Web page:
Philadelphia invites you to explore the city as you take in some of the city’s most creative and beloved art landmarks.
Discover Art Around the City
A welcome change to counter quarantine-inspired Zoom and virtual reality tours, artists and organizations have found new ways to move you out of your home and onto the streets (or into the air) to view their beautiful creations.
Try an Audio Tour
With the Museums Without Walls AUDIO tour of public art throughout Philadelphia, sponsored by the Association for Public Art, you use your smartphone to wander the city as you learn about the more than 75 sculptures on the streets. Just as you might do with an audio tour inside the Philadelphia Museum of Art or the Barnes Foundation, this tour lets you tune in on your own… but outside. Narration is by a variety of people from all walks of life, each person explaining the story behind the artwork and their connection to it.
Start with Love
A sample meander might be to start at the famous LOVE Sculpture near City Hall in LOVE Park. Designed in 1976 by Robert Indiana, LOVE is a massive four-letter red piece, with an iconic tilting O and clashing green interior and blue-sky exterior. The sculpture is part of Indiana’s LOVE Project that incorporates more than just sculptures. Starting with a poem some 20 years before the Philadelphia installation, Indiana also gave birth to LOVE sculptures around the world, translated into many languages. A second sculpture, AMOR, recognizes the Hispanic population in Philadelphia and is located a short walk from LOVE Park in Sister Cities Park.
Rediscover a Returning Favorite
A fun stop on the tour is a Fairhill Square visit to view Rafael Ferrer’s El Gran Teatro de la Luna. Repainted and reinstalled after a 14-year absence, the sculpture evokes a range of emotions with the colorful acrobats and performers moving blissfully yet frenetically. The action-filled tableau is set atop a pergola framing an outdoor stage in the park and is a source of pride to nearby residents, many of whom feel a connection to the artist’s Caribbean upbringing.
Add a Touch of Magic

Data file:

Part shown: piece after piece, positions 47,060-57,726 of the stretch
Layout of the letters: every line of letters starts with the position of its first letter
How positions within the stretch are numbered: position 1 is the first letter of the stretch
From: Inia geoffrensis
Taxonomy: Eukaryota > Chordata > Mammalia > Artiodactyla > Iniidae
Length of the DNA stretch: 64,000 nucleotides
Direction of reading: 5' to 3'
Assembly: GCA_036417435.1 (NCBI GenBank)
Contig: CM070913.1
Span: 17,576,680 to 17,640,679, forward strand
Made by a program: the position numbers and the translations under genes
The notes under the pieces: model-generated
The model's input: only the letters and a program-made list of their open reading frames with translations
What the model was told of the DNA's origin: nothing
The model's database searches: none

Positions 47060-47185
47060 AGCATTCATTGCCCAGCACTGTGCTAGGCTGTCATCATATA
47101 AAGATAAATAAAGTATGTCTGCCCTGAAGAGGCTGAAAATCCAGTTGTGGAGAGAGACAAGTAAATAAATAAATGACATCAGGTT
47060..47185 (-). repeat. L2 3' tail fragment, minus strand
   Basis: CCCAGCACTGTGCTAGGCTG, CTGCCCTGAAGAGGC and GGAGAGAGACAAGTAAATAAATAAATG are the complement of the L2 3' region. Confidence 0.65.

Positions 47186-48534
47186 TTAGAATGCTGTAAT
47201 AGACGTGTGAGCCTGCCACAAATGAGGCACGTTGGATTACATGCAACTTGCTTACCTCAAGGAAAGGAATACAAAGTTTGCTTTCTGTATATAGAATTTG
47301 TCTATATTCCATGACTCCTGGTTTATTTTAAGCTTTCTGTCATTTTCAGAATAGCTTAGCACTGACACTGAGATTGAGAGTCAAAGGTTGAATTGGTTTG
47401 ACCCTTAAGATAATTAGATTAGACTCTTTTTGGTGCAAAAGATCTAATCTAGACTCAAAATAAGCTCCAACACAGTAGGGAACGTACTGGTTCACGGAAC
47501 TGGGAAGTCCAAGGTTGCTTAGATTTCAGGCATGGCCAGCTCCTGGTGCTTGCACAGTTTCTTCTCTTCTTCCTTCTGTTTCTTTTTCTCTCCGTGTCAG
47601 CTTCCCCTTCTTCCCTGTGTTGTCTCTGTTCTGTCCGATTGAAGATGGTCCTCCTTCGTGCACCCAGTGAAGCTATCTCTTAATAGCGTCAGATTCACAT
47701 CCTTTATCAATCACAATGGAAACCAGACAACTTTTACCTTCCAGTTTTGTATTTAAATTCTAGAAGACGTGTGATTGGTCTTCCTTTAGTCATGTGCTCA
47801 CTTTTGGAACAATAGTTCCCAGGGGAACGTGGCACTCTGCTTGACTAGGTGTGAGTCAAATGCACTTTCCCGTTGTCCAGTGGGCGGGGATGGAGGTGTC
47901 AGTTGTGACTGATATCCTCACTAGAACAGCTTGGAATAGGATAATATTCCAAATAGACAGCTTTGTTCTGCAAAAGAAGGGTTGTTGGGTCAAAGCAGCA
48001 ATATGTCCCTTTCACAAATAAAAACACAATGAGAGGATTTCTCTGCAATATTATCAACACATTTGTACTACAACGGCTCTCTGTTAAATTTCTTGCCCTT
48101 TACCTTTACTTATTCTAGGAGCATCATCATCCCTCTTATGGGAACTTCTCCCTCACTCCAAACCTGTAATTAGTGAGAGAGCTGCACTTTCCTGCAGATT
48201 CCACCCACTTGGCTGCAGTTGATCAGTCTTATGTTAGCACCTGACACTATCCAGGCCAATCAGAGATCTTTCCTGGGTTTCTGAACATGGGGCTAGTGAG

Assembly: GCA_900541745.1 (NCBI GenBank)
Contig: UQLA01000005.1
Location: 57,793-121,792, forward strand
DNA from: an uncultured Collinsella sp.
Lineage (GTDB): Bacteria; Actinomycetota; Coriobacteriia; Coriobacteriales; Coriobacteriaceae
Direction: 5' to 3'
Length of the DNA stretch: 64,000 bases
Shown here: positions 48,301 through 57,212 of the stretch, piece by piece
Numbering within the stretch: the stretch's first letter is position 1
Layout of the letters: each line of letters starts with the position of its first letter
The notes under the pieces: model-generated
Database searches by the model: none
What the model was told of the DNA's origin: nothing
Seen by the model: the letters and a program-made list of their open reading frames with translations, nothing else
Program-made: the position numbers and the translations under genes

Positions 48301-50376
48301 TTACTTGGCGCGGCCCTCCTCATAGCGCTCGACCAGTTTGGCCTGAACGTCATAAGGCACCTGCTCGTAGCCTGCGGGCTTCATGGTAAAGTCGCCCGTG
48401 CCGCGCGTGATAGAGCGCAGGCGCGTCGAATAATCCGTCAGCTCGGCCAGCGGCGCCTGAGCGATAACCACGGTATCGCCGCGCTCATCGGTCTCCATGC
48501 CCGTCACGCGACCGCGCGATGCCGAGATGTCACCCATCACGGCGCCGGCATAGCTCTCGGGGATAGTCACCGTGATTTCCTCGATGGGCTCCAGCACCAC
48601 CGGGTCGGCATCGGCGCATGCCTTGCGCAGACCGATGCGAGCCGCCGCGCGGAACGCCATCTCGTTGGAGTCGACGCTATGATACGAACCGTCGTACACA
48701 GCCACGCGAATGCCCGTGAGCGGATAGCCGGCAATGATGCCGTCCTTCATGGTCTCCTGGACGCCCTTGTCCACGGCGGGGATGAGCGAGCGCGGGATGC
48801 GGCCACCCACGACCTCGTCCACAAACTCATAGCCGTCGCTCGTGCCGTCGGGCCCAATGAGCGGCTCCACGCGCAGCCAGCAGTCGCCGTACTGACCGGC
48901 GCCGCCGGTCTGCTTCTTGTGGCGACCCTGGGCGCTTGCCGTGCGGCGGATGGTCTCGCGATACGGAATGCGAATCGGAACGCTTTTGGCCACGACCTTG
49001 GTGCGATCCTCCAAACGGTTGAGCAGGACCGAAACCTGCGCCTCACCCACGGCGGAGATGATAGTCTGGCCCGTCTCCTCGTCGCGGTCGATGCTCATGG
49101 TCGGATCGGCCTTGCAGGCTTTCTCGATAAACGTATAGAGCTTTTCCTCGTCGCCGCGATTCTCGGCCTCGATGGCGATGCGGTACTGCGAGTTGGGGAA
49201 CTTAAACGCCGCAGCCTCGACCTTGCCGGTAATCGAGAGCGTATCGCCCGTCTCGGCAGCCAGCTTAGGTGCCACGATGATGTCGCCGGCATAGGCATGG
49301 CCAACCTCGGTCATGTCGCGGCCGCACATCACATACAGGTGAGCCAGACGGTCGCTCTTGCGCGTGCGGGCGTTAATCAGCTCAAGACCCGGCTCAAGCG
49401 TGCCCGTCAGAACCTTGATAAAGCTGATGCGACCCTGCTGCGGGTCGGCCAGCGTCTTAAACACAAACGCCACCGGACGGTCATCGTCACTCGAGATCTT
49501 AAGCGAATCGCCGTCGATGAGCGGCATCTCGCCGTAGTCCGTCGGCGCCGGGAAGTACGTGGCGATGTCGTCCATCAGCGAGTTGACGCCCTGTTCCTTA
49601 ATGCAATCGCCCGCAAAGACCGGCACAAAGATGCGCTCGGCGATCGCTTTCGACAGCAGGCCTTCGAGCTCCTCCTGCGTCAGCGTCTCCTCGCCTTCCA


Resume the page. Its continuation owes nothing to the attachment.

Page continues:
If your sojourn takes you near South Street, Philadelphia’s Magic Gardens are a true surprise. You might think you’ve landed in Gaudi-crazy Barcelona. But, instead, this garden, completely covered by mosaics made of glass, mirrors, bicycle wheels, bottles and tiles started off as an effort to beautify the walls, buildings and vacant lots of South Street by artist Isaiah Zagar. When developers threatened to dismantle Zagar’s “artworks,” residents fought back. As a result, the space remains to this day as a non-profit organization, allowing Zagar to continue to excavate and create, and is visited by those “in the know.” Choose to spend some socially distanced time in the indoor galleries, or just stay outdoors in the enchanting magic garden.
Hop on the Mural Train
One of the most recent art tours in Philly takes you to the air, so to speak. Best viewed when riding the EL from 45th to 63rd streets along the Market Street corridor in West Philly, graffiti artist Steve Powers presents a series of 50 provocative art murals and sayings spray-painted on buildings and roofs in a program designed to beautify the city. The program, A Love Letter for You Murals, collectively expresses a love letter from a guy to a girl, from an artist to his hometown, and from local residents to their neighborhood of West Philadelphia. The program has been such a hit since its launch on Valentine’s Day that commuters compare notes on where to find their favorite murals. Look for ones that say “If You Were Here, I’d Be Home Now,” or “Open Your Eyes, I See the Sunrise,” for example.
A second airborne exhibit, Nancy Baker Cahill’s augmented reality “Liberty Bell” incorporates the use of your smartphone or tablet and the 4th Wall app to view a moving, tolling amorphous and often dissonant Liberty Bell, inspired by the actual one found in Philadelphia. Particularly relevant in today’s confusing world, the art piece seeks to remind viewers about the challenges faced in obtaining and maintaining freedom. This exhibit is part of a six-city concurrent program including New York, Charleston, Selma, Washington DC and Boston. The installation is on view on the Benjamin Franklin Parkway on the steps of the Philadelphia Museum of Art.